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'A moment of reality': Brunswick program helps stem school dropouts

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'A moment of reality': Brunswick program helps stem school dropouts

BRUNSWICK — Before Maggie Rolfe went to high school, she struggled with her grades, especially in science and math, and hadn't really considered college as a viable option for her future.

"At the beginning of my freshman year, I thought, 'yeah, I'll make it through high school and then just get a job," she said.

But then something changed.

When Rolfe began at Brunswick High School five years ago, she was enrolled in what was a new program at the time: the ninth-grade academy, which provides a different format of core curricula for struggling students. She then went onto the 10th-grade academy, which was implemented the next year.

From there, she excelled and, even when she didn't, Rolfe said the academy's teachers gave her the strength to ask for help.

"It's been a great experience for me," Rolfe said. "It definitely turned my life around."

Now 18, Rolfe is one of the first 28 academy students to have graduated. She is studying radiology at the Central Maine Medical Center College of Nursing and Health Professions.

The program's success is more than anecdotal.

Brunswick High School's dropout rate for 2012-2013 is 1.06 percent, a significant decrease from the 3.41 percent rate from 2008-2009, a year before the academy was established. The four-year average dropout rate from 2009-2013 is 2.05 percent, nearly half the four-year average from the previous four years.

While teachers and school administrators said the academy isn't solely responsible for the decreasing dropout rate – other factors include the junior high school's response-to-intervention program – they know the academy is having a clear impact.

"We felt a need to develop a program to meet the need of kids who were disenfranchised with school," said the academy's creator, interim Principal Donna Borowick, who will retire at the end of the week. "... We wanted to have a place of transition, a safety net so they could begin to realize they could be successful."

Shauna Jeppson, an English teacher who has been teaching the 10th-grade academy for the four years it has existed, said "Our job is try to get them to like school, to enjoy being in school, and to know that learning isn't something tortuous but something you want to do your whole life."

Academy classes are different from mainstream classes. They are offered every day in 45-minute blocks, rather than 85-minute blocks every other day.

While they share the same materials as mainstream classes, teachers said the academy classes are broken down into more clear objectives. They said this approach can help wipe away negative attitudes about learning.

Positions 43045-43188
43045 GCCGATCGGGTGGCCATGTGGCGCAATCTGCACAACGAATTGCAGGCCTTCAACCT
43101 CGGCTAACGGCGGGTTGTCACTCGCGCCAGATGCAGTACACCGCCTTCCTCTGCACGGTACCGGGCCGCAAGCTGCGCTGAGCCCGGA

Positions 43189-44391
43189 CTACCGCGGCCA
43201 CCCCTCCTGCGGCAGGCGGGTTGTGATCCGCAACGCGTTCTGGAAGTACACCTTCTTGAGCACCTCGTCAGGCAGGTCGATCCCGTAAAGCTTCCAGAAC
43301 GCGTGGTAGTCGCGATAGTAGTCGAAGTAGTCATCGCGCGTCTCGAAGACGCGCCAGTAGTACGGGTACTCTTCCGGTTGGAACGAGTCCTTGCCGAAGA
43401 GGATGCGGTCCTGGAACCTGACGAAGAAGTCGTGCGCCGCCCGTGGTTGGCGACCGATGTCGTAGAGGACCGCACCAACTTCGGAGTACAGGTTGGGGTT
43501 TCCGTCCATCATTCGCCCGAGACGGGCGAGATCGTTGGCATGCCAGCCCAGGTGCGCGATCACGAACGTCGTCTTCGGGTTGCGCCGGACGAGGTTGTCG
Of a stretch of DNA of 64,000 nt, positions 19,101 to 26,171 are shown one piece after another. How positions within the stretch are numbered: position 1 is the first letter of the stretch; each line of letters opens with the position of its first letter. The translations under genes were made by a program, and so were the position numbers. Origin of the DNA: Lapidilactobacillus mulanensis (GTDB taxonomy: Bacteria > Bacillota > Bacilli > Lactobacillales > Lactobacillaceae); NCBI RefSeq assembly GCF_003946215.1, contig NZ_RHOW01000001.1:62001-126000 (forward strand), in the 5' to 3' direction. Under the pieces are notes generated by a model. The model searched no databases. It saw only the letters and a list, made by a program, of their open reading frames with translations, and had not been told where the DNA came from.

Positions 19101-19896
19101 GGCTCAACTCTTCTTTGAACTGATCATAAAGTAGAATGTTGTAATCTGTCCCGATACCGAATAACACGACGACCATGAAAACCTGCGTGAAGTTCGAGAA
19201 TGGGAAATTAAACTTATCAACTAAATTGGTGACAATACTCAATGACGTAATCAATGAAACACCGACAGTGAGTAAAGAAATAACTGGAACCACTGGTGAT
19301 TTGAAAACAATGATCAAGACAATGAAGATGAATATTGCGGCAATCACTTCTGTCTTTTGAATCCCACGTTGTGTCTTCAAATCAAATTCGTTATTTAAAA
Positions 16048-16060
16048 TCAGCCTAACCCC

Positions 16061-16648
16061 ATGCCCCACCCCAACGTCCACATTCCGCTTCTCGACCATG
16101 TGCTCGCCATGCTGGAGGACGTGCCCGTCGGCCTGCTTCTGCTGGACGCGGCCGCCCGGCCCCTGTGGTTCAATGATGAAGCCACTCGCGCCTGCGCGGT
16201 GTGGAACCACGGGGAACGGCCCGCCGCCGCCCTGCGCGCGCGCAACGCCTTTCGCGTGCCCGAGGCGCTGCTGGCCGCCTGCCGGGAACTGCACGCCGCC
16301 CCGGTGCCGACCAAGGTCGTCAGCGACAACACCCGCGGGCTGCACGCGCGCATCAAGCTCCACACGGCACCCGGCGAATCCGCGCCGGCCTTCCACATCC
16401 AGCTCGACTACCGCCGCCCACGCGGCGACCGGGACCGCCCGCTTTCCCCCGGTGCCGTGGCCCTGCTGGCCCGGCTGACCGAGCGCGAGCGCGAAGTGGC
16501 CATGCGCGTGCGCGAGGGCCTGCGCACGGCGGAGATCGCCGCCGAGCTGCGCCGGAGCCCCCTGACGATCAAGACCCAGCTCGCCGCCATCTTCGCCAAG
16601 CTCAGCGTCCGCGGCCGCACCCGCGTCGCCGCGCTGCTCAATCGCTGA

"By breaking the pieces down and showing them they can do it, and when they start to taste that first success, you see that attitude just fall away," said Jon Riggleman, an English teacher who has been with the academy since its beginning. "Now they have something in the game."

On a recent Tuesday morning, biology teacher Andrew McCullough guided some students through a review of DNA structure and replication, the process of how DNA creates an exact copy of itself.

With a marker in hand, McCullough sketched a rudimentary drawing on his smart board of a car factory and asked his students what it would need to operate.

After taking suggestions for human workers and different kind of car parts while drawing them down, he asked them for the one key element that was missing.

"Blueprints," one student said.

"Blueprints, schematics." McCullough responded with enthusiasm. "How do these workers know how to build these beautiful cars?"

The teacher began drawing an office with a desk that had some blueprints on top.

"They're building Fords and they need the instructions for building Fords," McCullough said, comparing the blueprints to DNA.

None of the nine teachers who make up the ninth- and 10th-grade academy programs are paid extra for the work they do. They said they do it for the love of teaching and to help students connect with learning.

"I think having the ability to work with the teachers to get programs like the academy put in place, and to help people accomplish programs that are exciting for kids, that's the type of thing I will miss," Borowick said.

The interim principal said the academy was something she had always wanted to do as an educator and it was a "dream come true" when the School Board approved both the ninth- and 10th-grade programs.

"I can't say how much (Borowick has) been a integral part of this program," said Mark Roma, who works in special education for the academy. "... She's an unbelievable advocate. And for the town of Brunswick, to allow something like this to come in so quick, it speaks volumes. We're all a little worried that with her retiring we are losing such a tireless ally."

Rolfe, the former academy student who graduated earlier this year, said some of the academy students may not initially recognize the program's positive impact.

But it will happen in due time.

"There are some kids who don't quite grasp it until after they leave the academy," she said, "and then they realize, 'wow, those teachers were really good and they really helped me.' It's kind of a moment of reality."

Dylan Martin can be reached at 781-3661 ext. 100 or dmartin@theforecaster.net. Follow him on Twitter: @DylanLJMartin.